It’s the start of a new year and the gyms are packed with the New Year’s Resolutions crowd that promised they’d get in shape this year. Despite high hopes and best intentions, 80% of them will stop going by the second week in February.
Maybe you’ve been one of them. You recognize the health benefits and that you’d ultimately be happier, but after a few weeks you stop exercising. Sure, you gave it an honest shot, but it doesn’t take long for the old habits to creep back up.
It takes more than the force of will to change a lifestyle.
The same can be said about changing selling habits. Without the right conditions, the resolution to sell monthly payments goes the way of New Year’s exercise goals: a good attempt for a short period of time, but no lasting change.
You or your team may want to sell monthly payments; you’ll probably even commit to it. After all, monthly recurring revenue brings a wealth of benefits. Clients will be stickier so you won’t have to fight for their business all over again. It’ll be easy to sell them new equipment when the time comes if they’re used to a monthly payment –and who doesn’t want monthly recurring revenue, stickier clients with predictable upgrades? Yes, you’re aware of the long-term benefits that come with selling monthly payments. Still, how many weeks is it before you or your team falls back into the comfortable routine of only selling cash? That’s where you come in.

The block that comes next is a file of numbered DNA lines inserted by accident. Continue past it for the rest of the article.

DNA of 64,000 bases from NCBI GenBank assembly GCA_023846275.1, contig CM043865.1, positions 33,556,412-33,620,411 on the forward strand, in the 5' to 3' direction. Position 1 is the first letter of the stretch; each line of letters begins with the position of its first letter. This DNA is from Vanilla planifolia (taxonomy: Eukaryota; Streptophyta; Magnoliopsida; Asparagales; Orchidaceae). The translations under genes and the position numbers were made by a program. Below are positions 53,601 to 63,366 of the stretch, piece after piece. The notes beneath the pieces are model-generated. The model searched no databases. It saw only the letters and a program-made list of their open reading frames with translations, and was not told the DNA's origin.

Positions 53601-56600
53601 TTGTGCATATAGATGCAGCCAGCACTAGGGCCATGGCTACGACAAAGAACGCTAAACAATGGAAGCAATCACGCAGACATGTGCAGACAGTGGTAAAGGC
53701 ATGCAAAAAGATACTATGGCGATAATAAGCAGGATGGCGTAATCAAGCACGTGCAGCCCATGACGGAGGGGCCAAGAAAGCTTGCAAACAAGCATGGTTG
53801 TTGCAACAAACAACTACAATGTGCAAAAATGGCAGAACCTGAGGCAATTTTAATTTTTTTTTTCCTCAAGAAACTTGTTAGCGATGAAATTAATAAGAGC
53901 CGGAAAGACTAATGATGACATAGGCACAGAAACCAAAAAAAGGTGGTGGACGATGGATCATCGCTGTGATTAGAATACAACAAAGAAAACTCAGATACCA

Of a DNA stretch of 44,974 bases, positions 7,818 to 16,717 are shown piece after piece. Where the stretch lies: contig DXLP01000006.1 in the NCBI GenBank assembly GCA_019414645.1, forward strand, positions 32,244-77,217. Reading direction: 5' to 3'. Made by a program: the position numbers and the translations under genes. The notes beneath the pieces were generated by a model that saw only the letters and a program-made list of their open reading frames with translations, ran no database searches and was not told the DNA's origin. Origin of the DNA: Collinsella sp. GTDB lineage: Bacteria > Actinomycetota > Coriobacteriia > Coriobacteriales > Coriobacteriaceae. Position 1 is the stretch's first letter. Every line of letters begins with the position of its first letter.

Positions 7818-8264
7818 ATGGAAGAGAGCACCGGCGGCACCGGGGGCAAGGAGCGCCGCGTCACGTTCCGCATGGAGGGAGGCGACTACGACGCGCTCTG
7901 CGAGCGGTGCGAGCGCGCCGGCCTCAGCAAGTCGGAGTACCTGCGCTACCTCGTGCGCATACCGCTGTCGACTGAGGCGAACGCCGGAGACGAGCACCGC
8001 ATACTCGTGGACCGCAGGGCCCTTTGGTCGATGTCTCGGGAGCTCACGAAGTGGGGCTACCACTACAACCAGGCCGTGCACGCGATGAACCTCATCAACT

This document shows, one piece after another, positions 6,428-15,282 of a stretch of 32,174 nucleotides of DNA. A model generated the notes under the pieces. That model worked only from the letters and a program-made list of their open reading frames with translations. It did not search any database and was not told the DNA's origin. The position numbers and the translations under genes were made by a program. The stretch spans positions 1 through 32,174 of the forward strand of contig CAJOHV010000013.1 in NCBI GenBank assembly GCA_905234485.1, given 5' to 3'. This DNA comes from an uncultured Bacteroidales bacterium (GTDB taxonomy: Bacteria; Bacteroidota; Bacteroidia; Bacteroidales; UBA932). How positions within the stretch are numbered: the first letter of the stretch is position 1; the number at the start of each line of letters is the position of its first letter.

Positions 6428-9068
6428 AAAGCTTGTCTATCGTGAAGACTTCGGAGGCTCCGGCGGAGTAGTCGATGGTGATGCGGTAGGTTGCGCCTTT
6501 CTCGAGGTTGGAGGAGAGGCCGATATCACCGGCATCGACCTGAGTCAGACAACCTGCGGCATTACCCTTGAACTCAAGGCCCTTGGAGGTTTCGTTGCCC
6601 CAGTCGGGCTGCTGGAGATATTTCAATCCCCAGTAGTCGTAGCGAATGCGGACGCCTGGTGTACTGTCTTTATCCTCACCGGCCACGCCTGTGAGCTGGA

“Weekly sessions with a personal trainer significantly increased clients’ ability to move upward through the stages of change in regard to physical activity.” - Steven R. McClaran, Assistant Professor at the University of Wisconsin
If we look at sales habits through the lens of the exercise research, the owner or sales leadership has to act as the personal trainer for the sales team to create that change. The odds of success increase dramatically with somebody to guide us and hold us accountable.
Imagine if someone with the New Year’s Resolution to get in shape had a trainer that kept track of how often they went to the gym each week. There would be repercussions if they didn’t perform and rewards if they exceeded expectations. I bet a whole lot more than 80% would still be going.
It’s up to you to get your sales team in shape. Not just for their long-term well-being, but for the sake of your company’s too.
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